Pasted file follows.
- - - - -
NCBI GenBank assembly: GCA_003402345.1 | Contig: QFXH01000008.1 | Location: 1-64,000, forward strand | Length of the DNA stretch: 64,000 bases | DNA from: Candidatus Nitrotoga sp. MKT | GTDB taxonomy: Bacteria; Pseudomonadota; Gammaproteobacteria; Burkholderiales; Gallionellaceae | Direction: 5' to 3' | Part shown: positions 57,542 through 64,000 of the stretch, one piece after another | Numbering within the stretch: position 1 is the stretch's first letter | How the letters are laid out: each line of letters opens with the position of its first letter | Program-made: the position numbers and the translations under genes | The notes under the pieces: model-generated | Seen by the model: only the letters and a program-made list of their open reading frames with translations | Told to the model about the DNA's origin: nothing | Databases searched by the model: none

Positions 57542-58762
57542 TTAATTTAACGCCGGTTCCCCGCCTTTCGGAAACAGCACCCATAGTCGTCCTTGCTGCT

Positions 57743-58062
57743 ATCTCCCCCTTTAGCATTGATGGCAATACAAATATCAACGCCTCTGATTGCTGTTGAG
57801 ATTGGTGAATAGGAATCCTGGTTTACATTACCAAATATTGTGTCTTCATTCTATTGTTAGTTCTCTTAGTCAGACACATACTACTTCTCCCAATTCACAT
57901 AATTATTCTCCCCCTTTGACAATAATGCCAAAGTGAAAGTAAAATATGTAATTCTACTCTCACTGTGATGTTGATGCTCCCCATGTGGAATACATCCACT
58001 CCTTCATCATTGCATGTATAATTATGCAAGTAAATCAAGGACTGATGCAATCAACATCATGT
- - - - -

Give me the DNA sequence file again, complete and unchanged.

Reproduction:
NCBI GenBank assembly: GCA_003402345.1 | Contig: QFXH01000008.1 | Location: 1-64,000, forward strand | Length of the DNA stretch: 64,000 bases | DNA from: Candidatus Nitrotoga sp. MKT | GTDB taxonomy: Bacteria; Pseudomonadota; Gammaproteobacteria; Burkholderiales; Gallionellaceae | Direction: 5' to 3' | Part shown: positions 57,542 through 64,000 of the stretch, one piece after another | Numbering within the stretch: position 1 is the stretch's first letter | How the letters are laid out: each line of letters opens with the position of its first letter | Program-made: the position numbers and the translations under genes | The notes under the pieces: model-generated | Seen by the model: only the letters and a program-made list of their open reading frames with translations | Told to the model about the DNA's origin: nothing | Databases searched by the model: none

Positions 57542-58762
57542 TTAATTTAACGCCGGTTCCCCGCCTTTCGGAAACAGCACCCATAGTCGTCCTTGCTGCT

Positions 57743-58062
57743 ATCTCCCCCTTTAGCATTGATGGCAATACAAATATCAACGCCTCTGATTGCTGTTGAG
57801 ATTGGTGAATAGGAATCCTGGTTTACATTACCAAATATTGTGTCTTCATTCTATTGTTAGTTCTCTTAGTCAGACACATACTACTTCTCCCAATTCACAT
57901 AATTATTCTCCCCCTTTGACAATAATGCCAAAGTGAAAGTAAAATATGTAATTCTACTCTCACTGTGATGTTGATGCTCCCCATGTGGAATACATCCACT
58001 CCTTCATCATTGCATGTATAATTATGCAAGTAAATCAAGGACTGATGCAATCAACATCATGT